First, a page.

Are you looking for a way to encourage your students to spend more time outside? Would you like them to be more excited about nature and incorporate this into lessons? Starting a school gardening project could help you to achieve these goals, while also providing fun for your pupils.
As a busy teacher, the idea of finding the hours to create and look after a garden may seem difficult, but these tips and school garden ideas could make the process easier and provide an opportunity for your pupils to learn and develop outdoors.
School Garden Ideas
With limited time and budgets, when it comes to creating a school garden, you may feel a little overwhelmed. However, many successful gardening projects in primary schools begin as a little patch or raised bed. This makes it more manageable and easier to maintain – plus, this smaller area is perfect for smaller hands!
When planning your garden, consider the following:
- Sunshine: providing fruits and vegetables with lots of sunlight encourages growth and limits disease.
- Facilities: it may be convenient to choose a plot near a water source and storage area.
- Focal point: a central location allows pupils to see the progress of their garden.
- Accessible: wide pathways and narrow raised beds make the garden accessible to all students.
- Involvement: from planning to harvesting, encouraging students to participate regularly and at every stage could help them to engage with the project.
Gardening for Schools
Starting a school garden requires planning, but research by the Growing Schools initiative has shown that gardening can benefit pupils in many ways, enhancing their education, development and wellbeing.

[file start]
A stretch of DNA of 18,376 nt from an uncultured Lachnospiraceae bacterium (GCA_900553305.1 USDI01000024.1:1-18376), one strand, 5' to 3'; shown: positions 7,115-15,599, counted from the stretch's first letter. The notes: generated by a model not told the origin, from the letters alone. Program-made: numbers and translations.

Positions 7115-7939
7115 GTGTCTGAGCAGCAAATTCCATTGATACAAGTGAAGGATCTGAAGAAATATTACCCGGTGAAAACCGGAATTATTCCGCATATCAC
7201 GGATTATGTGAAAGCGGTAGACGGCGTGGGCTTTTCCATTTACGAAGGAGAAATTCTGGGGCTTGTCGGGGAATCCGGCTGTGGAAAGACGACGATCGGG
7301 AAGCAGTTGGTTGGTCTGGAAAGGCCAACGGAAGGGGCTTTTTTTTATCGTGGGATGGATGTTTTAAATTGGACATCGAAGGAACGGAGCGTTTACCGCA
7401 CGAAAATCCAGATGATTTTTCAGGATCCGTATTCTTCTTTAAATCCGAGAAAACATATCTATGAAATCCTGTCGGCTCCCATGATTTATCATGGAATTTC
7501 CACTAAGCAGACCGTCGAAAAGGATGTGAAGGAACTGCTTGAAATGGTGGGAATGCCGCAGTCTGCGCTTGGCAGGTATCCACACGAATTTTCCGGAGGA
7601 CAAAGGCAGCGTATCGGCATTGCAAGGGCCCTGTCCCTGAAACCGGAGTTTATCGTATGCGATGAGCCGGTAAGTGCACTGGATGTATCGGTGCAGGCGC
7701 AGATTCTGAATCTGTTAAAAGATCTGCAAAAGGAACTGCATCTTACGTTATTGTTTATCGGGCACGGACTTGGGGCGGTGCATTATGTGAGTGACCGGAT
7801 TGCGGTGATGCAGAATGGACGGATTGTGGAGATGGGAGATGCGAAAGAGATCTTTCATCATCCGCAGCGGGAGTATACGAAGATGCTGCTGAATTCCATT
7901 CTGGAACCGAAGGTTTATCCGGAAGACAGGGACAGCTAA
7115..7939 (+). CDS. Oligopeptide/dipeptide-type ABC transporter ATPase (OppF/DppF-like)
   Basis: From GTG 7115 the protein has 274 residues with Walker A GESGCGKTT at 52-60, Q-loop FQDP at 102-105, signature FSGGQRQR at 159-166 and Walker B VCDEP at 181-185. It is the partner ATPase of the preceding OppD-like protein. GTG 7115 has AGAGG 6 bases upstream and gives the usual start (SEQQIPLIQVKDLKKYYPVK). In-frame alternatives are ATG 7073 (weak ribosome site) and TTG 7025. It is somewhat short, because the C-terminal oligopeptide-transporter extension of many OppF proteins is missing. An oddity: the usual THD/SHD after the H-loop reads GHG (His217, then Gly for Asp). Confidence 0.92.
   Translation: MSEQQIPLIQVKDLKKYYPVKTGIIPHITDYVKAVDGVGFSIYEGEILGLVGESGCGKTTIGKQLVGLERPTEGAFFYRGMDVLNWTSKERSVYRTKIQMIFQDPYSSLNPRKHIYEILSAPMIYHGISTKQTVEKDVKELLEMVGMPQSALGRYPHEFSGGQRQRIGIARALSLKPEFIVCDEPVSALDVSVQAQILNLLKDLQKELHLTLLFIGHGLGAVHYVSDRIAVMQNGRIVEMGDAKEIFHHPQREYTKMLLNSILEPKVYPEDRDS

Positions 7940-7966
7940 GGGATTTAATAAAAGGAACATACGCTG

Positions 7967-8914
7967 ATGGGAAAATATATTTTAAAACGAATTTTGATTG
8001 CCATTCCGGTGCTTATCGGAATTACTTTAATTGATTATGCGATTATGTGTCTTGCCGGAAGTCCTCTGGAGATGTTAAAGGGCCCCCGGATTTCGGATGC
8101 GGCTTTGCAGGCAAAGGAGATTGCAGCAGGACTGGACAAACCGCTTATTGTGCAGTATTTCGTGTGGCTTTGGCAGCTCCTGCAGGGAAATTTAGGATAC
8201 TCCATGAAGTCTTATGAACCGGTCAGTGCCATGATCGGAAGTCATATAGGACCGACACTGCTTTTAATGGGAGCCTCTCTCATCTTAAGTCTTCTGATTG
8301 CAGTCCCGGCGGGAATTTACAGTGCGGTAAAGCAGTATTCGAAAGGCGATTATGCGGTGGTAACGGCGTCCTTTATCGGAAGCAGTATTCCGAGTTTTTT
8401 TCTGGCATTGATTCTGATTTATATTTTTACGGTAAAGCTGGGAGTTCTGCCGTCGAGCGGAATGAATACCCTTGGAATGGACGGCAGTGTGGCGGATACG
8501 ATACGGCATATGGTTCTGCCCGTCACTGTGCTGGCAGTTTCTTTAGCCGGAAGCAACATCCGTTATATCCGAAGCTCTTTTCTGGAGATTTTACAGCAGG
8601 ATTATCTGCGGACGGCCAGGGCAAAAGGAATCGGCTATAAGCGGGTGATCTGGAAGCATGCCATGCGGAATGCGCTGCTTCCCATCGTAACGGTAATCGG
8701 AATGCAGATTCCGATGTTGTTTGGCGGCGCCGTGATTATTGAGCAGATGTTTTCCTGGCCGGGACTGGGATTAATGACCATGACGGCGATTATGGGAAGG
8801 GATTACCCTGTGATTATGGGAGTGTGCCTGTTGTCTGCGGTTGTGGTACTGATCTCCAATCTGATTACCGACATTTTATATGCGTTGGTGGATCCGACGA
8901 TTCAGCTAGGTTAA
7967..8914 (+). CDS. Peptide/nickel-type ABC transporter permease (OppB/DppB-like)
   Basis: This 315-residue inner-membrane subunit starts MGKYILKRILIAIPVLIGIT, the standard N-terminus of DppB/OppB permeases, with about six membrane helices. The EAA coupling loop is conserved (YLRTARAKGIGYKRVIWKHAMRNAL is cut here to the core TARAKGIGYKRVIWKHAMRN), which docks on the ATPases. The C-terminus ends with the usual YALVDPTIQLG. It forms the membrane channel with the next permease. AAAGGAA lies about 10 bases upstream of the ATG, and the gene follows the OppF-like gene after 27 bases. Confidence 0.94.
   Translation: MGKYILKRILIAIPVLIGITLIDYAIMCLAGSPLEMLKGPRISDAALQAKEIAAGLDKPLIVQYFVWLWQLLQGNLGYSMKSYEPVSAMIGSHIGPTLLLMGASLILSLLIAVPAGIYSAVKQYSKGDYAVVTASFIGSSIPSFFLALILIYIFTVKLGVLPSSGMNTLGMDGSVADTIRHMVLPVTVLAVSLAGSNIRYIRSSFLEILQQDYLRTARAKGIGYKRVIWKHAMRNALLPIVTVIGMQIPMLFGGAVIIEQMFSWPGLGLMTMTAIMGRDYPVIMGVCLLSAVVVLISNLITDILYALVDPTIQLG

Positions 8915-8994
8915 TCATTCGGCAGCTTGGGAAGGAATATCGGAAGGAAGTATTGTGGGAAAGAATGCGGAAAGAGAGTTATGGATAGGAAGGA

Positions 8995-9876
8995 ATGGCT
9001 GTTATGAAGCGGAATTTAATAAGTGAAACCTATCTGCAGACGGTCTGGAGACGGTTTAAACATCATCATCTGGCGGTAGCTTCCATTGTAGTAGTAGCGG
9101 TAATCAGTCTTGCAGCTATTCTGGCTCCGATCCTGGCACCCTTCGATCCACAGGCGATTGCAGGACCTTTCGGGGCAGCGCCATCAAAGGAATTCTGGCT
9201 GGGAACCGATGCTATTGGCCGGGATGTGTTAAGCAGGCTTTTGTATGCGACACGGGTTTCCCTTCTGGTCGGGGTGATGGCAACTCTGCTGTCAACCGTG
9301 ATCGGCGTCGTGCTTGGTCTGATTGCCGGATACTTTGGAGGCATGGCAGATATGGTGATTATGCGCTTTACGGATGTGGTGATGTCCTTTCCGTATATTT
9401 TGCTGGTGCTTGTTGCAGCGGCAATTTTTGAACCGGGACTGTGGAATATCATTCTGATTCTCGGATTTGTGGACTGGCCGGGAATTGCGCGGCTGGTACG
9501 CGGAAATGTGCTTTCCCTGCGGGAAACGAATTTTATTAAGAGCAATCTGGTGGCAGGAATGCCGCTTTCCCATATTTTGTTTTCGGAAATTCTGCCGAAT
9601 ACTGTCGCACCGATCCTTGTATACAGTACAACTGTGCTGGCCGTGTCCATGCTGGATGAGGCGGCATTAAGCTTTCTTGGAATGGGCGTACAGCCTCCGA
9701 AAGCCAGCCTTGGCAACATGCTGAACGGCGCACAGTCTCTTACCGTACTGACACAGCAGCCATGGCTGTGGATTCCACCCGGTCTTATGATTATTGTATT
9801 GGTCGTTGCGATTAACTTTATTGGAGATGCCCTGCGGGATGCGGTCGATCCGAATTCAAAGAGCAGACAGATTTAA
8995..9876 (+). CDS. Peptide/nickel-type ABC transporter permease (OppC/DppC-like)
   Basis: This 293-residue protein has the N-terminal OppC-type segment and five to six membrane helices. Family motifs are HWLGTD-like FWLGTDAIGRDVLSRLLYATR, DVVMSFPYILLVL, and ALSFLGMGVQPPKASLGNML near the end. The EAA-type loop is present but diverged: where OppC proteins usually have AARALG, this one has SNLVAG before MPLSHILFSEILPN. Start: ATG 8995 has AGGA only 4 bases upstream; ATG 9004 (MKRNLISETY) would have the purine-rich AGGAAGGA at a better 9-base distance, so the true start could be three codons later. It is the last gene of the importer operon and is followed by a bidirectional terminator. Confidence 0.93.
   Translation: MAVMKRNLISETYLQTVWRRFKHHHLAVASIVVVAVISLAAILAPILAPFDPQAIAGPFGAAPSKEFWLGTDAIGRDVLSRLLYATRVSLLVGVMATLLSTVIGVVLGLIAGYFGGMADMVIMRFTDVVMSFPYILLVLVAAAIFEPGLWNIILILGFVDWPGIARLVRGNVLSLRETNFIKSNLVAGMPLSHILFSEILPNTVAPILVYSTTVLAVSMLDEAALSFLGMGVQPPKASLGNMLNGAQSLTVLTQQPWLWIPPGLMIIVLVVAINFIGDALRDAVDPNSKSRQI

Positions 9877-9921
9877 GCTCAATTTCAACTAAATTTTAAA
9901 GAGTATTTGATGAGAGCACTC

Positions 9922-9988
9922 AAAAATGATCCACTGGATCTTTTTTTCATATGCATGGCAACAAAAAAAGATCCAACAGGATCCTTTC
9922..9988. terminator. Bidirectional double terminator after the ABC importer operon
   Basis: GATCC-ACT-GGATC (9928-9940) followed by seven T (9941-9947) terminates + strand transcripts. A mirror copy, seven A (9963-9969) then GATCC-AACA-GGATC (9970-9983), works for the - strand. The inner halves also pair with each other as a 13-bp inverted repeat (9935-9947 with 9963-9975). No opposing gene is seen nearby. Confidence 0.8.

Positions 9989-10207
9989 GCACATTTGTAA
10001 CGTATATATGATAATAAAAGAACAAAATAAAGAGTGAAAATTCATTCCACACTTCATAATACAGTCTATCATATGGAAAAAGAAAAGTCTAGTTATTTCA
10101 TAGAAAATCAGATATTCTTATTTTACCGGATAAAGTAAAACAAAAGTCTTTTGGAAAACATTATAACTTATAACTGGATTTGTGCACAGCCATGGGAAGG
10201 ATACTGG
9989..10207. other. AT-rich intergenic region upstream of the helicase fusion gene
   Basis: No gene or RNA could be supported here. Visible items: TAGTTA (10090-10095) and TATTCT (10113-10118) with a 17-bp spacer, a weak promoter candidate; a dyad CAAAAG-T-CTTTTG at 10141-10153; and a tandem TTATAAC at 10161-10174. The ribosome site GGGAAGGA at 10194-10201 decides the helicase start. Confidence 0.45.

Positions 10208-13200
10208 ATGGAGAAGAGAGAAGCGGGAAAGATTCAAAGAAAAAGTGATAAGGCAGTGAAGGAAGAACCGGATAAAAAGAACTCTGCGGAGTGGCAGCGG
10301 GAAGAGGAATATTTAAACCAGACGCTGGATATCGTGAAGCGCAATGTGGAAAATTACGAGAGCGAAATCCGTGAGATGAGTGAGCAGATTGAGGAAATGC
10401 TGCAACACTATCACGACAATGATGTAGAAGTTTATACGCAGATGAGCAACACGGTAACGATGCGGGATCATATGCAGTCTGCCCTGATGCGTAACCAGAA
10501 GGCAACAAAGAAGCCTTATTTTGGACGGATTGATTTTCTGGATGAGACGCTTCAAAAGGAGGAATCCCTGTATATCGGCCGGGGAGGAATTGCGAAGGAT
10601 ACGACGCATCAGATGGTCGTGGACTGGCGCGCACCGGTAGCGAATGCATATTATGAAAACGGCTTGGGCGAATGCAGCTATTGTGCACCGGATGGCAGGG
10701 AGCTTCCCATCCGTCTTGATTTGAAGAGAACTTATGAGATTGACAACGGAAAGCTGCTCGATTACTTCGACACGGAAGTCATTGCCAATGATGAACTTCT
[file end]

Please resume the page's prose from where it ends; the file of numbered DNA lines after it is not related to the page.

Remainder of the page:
A school garden can encourage children to learn in a practical and fun way. It can also help to build communication and teamwork skills, boost levels of physical activity, and teach pupils about food, health and nutrition.
While gardening projects in primary schools are fantastic for extra-curricular activities, they can also be utilised as part of the curriculum and help to boost student engagement across a variety of subjects. For example, a garden can provide hands-on learning about life cycles and pollination, be incorporated into story writing, or used to plots graphs and charts.
Planting a School Garden
After learning about the benefits, you’re probably eager to get started. The good news is, after planning and preparing your school garden – you can learn more about that in our Self-Sufficient Guide – it’s time to start planting!
To get your students excited about gardening, it may be a good idea to plan fruits and vegetables that are quick to harvest. Depending on the season, this could include potatoes, cherry tomatoes, or strawberries. Herbs are also a great idea as they add a variety of scents to the garden as well as attracting bees and insects, providing more learning opportunities.
To help your pupils get the most out of the garden, plan ahead. This means picking fruits and vegetables that will be ready to harvest during term time. Our Fruit and Veg Yearly Planner has done all the hard work for you, showing you when to sow, plant and harvest a variety of produce. Top tip: a greenhouse or polytunnel could be helpful when sowing seeds. Our Educational Polytunnels are very popular - you can take a look at the schools which we have supplied using our interactive map.
Help and Volunteers
The idea of finding time to grow and maintain your school’s garden may seem like a challenge, but there’s loads of resources that can help.
You could try sending out a letter to parents and guardians, telling them about your school garden ideas and its educational benefits. In addition, think about including a sign-up sheet for volunteer gardeners, or a request for donations of equipment and supplies.
There’s also a range of support for gardening projects in primary schools. For information about these, visit the RHS School Gardening Scheme, where you can find out about funding, lesson plans and read informative guides.
Starting a school garden can provide huge benefits for pupils, especially if gardening is included in the curriculum. Use this guide to help you get started and remember to get children involved in every process, from planning to harvesting, so they can reap the benefits.